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Antarctic icebergs reorganize ocean circulation during Pleistocene glacials

Abstract

The dominant feature of large-scale mass transfer in the modern ocean is the Atlantic meridional overturning circulation (AMOC). The geometry and vigour of this circulation influences global climate on various timescales. Palaeoceanographic evidence suggests that during glacial periods of the past 1.5 million years the AMOC had markedly different features from today1; in the Atlantic basin, deep waters of Southern Ocean origin increased in volume while above them the core of the North Atlantic Deep Water (NADW) shoaled2. An absence of evidence on the origin of this phenomenon means that the sequence of events leading to global glacial conditions remains unclear. Here we present multi-proxy evidence showing that northward shifts in Antarctic iceberg melt in the Indian–Atlantic Southern Ocean (0–50° E) systematically preceded deep-water mass reorganizations by one to two thousand years during Pleistocene-era glaciations. With the aid of iceberg-trajectory model experiments, we demonstrate that such a shift in iceberg trajectories during glacial periods can result in a considerable redistribution of freshwater in the Southern Ocean. We suggest that this, in concert with increased sea-ice cover, enabled positive buoyancy anomalies to ‘escape’ into the upper limb of the AMOC, providing a teleconnection between surface Southern Ocean conditions and the formation of NADW. The magnitude and pacing of this mechanism evolved substantially across the mid-Pleistocene transition, and the coeval increase in magnitude of the ‘southern escape’ and deep circulation perturbations implicate this mechanism as a key feedback in the transition to the ‘100-kyr world’, in which glacial–interglacial cycles occur at roughly 100,000-year periods.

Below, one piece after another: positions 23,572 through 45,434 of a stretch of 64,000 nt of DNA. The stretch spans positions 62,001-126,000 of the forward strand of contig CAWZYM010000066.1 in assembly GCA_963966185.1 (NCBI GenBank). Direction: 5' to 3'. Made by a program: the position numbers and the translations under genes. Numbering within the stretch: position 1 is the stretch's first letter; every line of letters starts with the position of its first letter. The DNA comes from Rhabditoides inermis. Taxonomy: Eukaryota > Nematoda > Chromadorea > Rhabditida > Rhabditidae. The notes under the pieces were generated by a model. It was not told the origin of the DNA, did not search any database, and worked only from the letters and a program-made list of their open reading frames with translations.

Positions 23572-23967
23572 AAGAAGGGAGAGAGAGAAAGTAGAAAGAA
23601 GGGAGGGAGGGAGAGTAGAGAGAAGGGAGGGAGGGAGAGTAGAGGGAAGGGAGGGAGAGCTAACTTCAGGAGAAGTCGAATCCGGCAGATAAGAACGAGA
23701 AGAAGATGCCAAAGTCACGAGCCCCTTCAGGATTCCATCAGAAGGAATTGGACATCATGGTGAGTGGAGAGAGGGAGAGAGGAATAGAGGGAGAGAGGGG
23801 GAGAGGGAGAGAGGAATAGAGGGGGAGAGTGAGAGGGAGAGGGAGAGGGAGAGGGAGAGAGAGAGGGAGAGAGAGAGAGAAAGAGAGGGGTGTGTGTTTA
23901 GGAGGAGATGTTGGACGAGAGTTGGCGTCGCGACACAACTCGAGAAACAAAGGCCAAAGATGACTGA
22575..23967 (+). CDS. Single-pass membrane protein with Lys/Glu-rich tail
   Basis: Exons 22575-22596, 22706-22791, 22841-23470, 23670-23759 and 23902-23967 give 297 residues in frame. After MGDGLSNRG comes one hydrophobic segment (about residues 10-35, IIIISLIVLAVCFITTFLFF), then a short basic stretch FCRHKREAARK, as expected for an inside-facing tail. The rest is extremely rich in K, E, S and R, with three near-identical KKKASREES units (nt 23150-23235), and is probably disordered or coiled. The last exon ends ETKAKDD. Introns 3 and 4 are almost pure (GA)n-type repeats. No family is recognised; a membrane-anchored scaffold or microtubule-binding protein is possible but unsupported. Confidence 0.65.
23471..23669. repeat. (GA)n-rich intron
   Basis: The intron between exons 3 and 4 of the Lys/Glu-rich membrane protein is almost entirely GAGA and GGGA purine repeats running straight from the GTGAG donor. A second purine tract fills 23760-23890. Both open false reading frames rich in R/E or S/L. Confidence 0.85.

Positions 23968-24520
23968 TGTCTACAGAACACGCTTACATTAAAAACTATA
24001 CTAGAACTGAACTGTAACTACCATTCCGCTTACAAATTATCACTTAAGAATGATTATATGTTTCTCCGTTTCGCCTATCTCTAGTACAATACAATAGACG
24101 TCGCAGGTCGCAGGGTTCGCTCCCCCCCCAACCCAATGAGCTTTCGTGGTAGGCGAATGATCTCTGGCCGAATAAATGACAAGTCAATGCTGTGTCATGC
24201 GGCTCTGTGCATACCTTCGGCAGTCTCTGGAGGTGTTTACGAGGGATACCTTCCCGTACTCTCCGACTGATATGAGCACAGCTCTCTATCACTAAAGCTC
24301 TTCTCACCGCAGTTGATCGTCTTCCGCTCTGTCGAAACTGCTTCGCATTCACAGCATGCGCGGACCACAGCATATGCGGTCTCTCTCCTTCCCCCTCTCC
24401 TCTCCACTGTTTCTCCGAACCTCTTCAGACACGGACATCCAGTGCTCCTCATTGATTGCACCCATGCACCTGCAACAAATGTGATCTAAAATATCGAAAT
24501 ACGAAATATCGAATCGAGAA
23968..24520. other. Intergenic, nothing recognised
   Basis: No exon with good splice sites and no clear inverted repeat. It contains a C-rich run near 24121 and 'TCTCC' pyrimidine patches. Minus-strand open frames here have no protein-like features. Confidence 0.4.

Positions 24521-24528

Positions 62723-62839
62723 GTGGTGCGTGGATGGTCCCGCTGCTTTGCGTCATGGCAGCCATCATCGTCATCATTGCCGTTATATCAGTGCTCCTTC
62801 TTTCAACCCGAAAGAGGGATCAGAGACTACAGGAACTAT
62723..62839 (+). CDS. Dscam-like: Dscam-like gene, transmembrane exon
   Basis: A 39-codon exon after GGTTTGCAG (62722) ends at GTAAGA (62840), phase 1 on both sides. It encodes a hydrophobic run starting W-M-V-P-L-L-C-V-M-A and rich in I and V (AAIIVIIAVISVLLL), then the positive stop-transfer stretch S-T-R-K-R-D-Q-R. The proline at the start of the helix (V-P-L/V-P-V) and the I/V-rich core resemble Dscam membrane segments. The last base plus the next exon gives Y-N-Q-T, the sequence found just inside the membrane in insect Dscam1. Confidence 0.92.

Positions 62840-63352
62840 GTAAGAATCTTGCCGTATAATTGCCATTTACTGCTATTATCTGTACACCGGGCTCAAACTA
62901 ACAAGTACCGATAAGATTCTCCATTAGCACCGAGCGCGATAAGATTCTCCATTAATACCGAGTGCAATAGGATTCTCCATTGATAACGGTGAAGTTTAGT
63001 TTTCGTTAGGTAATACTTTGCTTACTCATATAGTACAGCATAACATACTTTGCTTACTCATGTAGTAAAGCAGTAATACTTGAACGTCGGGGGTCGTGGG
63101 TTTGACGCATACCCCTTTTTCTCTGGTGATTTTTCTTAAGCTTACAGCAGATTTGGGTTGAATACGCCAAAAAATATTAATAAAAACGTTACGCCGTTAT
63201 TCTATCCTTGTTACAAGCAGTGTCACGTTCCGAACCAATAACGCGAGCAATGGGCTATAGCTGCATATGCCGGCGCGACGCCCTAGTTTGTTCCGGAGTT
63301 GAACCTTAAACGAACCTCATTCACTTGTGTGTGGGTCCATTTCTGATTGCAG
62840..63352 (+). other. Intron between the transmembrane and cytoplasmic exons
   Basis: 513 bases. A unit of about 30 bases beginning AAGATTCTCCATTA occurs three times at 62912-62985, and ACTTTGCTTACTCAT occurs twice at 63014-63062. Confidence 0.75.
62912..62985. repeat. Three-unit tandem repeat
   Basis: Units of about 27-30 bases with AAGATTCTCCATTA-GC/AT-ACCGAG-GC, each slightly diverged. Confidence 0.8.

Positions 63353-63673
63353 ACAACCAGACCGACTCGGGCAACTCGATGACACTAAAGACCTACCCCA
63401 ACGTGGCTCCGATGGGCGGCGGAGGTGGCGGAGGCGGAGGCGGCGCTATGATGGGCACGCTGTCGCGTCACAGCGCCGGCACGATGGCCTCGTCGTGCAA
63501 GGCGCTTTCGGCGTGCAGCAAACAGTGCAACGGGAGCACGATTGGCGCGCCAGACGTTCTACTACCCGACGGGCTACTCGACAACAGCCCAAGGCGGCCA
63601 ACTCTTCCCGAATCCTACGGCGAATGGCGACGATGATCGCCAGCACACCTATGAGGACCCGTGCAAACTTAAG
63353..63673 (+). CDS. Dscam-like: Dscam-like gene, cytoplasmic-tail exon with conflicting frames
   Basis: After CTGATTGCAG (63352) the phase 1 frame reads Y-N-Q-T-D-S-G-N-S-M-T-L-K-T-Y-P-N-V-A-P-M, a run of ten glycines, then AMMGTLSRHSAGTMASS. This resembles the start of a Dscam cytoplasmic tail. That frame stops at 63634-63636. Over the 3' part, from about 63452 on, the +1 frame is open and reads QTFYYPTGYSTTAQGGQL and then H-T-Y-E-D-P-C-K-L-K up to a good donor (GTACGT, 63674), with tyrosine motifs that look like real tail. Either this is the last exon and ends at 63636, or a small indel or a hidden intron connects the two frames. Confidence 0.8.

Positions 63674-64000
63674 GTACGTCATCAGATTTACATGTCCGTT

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Fig. 1: Modelled iceberg trajectories and meridionally averaged SST and meltwater distribution for the pre-industrial and LGM Atlantic Southern Ocean.
Fig. 2: Palaeoceanographic proxy records from the mid-to-late Pleistocene APcomp.
Fig. 3: IRDMAR versus δ13Cbenthic lead–lag relationship.
Fig. 4: The evolution of the APcomp IRDMAR record in the time and frequency domain with respect to orbital forcing, global climate and inter-hemispheric phasing.

Data availability

All newly presented data are available at https://doi.org/10.1594/PANGAEA.921315.

Code availability

Code for all data analysis presented is available at https://github.com/AidanStarr/Starr_et_al_2020 and code for the Pyberg model is available at https://github.com/trackow/pyberg.

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Acknowledgements

This research used samples and/or data provided by the International Ocean Discovery Program (IODP). Funding for this research was provided by The Natural Environmental Research Council GW4+ Doctoral Training Partnership (A.S.) and NERC grant NE/P000037/1 (I.R.H.). A.S. acknowledges further funding through the Antarctic Science International Bursary. X.Z. acknowledges funding from Lanzhou University (number 225000-830006) and National Key R&D programme of China (number 2018YFA0606403). F.J.J.-E. acknowledges funding through Spanish Ministry of Science and Innovation (grant CTM2017-89711-C2-1-P), co-funded by the European Union through FEDER funds. G.K. acknowledges funding by the German Helmholtz national REKLIM initiative and the BMBF project PalMod. L. Owen, S. Slater, A. Nedebragt and D. Muir are thanked for laboratory assistance.